We believe that growth in consulting revenues is an indication of continued engagement from our customers to modernize, retain and grow their deployment of the MicroStrategy platform. Shifting to our cost. Total non-GAAP expenses include share-based compensation expenses, were $275 million, which excludes share-based compensation expenses, were $275 million in the first quarter of 2022, as compared to $298 million in the first quarter of 2021. Of this amount, $170 million were Bitcoin impairment charges in Q1 2022 and $194 million in Q1 2021.

As a reminder, on the treatment of Bitcoin impairment charges, our Bitcoin holdings are considered indefinite-lived intangible assets under applicable accounting rules, meaning that any decrease in their fair value below our carrying value for such assets at any time subsequent to their acquisition requires us to recognize impairment charges. During the first quarter, we incurred digital asset impairment charges of $170 million. As discussed on the last earnings call, on a go-forward basis, any non-GAAP financial measures we may present in future filings will retain the impact from bitcoin impairment charges. This change in the presentation of our non-GAAP financial measures does not impact our strategy, operations, or GAAP financial statements or previous SEC filings.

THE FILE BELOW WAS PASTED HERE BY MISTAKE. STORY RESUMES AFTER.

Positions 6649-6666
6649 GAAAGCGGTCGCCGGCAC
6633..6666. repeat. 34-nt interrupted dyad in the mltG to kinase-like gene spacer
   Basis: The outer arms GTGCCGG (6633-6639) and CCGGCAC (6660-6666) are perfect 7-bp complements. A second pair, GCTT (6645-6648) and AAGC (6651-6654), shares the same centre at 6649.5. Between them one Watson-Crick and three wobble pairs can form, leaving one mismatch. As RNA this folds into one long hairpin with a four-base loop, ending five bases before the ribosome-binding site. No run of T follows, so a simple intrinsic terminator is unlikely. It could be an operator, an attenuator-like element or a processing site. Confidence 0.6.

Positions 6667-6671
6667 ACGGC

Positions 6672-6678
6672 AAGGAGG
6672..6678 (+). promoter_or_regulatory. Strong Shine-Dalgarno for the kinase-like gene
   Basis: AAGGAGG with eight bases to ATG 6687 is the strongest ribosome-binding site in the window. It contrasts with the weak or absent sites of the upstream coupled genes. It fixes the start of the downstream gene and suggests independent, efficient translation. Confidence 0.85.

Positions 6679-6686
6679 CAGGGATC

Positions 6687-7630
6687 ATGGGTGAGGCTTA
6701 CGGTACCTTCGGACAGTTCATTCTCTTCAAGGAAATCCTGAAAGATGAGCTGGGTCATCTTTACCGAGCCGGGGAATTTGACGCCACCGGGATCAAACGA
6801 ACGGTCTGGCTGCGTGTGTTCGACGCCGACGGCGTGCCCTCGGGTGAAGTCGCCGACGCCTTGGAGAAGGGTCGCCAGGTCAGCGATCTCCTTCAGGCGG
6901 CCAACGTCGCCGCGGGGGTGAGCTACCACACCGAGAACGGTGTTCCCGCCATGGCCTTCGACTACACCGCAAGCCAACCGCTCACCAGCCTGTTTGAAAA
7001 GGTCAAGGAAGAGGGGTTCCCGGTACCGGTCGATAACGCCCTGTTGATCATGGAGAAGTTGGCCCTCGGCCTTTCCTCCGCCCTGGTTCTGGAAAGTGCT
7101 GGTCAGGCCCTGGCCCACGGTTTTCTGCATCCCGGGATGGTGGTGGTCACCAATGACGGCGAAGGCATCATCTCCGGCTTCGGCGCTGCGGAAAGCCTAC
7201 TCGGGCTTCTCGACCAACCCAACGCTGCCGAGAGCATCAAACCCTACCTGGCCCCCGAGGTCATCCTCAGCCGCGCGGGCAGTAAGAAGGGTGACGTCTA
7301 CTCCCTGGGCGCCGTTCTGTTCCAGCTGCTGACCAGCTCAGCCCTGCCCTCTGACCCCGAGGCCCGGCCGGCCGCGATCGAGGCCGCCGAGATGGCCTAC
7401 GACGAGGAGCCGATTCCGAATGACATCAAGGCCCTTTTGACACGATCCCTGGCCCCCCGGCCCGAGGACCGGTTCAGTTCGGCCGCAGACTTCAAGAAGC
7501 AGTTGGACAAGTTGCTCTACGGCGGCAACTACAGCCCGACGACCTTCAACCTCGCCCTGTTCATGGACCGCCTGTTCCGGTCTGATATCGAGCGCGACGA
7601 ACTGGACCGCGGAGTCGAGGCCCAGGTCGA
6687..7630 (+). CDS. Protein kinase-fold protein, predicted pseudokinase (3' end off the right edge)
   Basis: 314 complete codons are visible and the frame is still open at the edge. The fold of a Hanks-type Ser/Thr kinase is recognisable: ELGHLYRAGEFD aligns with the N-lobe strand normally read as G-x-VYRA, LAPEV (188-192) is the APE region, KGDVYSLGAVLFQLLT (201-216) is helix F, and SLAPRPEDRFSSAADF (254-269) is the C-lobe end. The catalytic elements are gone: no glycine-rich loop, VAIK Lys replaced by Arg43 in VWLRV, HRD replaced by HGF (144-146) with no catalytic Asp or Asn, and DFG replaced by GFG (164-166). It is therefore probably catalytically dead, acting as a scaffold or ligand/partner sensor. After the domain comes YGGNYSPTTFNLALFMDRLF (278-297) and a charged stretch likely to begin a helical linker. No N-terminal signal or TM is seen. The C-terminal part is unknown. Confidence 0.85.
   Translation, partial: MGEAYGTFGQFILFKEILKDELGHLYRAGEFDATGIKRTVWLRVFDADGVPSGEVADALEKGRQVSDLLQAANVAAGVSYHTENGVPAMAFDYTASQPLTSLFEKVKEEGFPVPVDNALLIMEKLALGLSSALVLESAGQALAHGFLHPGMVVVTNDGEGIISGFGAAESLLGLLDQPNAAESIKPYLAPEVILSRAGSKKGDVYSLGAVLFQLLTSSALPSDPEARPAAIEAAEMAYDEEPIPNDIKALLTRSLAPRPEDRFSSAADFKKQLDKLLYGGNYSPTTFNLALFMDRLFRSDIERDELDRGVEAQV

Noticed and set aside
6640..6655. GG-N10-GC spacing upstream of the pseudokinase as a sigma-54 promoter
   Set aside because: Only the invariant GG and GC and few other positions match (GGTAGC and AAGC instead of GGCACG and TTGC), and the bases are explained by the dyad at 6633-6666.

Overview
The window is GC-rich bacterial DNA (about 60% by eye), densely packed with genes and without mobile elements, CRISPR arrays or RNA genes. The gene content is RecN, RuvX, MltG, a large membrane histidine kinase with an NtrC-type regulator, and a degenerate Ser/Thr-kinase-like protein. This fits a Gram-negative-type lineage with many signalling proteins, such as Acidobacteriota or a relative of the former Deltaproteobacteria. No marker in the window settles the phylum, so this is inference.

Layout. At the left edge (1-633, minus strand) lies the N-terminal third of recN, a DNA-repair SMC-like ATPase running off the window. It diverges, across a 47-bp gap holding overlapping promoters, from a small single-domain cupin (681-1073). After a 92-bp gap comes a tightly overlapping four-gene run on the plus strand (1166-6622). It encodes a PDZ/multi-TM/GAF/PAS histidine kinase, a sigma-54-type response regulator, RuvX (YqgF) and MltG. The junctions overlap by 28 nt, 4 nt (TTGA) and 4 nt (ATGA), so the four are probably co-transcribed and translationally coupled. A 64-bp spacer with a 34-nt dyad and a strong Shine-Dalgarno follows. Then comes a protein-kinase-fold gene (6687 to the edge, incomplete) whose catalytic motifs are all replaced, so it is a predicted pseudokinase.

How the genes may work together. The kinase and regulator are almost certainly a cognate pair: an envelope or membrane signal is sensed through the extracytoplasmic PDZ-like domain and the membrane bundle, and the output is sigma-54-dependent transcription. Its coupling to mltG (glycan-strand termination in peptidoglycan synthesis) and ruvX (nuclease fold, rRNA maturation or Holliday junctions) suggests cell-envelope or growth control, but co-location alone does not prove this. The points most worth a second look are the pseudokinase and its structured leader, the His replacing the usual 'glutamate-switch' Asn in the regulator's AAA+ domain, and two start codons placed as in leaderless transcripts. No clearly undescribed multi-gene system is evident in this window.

We'll continue to report the Bitcoin impairment charges separately. Now, starting from the bottom of the chart moving up. Non-GAAP cost of revenues were $25 million in the first quarter of 2022, an increase of $2.4 million or 11% year over year. As a percentage of total revenues, this reflects an increase of 2.6%, driven by increases in cloud, customer hosting fees, and personnel costs from additional headcount.